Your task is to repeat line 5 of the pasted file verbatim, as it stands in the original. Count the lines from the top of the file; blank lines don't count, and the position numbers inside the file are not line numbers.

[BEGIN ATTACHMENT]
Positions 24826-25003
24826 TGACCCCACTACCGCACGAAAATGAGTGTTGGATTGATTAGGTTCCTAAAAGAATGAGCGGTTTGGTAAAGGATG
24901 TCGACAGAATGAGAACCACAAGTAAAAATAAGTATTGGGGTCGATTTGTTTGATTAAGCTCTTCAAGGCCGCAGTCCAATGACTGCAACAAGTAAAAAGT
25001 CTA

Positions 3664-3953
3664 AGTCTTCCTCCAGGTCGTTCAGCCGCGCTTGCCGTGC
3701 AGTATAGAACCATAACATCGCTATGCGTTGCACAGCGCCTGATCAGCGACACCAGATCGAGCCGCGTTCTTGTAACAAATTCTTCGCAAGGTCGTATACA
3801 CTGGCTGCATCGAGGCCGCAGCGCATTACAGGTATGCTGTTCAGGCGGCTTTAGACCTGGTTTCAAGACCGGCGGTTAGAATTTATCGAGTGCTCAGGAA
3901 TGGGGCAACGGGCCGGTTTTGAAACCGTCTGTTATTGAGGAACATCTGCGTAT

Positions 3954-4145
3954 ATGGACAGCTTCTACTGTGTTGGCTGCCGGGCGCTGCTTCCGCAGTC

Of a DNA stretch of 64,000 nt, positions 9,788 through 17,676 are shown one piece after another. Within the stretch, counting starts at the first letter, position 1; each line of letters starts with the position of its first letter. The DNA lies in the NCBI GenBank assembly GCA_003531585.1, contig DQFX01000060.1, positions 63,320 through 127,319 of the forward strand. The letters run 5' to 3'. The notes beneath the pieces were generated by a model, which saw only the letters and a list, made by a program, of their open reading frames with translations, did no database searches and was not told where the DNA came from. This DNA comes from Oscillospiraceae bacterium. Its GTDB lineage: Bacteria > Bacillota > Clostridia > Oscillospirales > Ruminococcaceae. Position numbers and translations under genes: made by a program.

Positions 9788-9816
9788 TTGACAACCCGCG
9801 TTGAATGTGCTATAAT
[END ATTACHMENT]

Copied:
Positions 3664-3953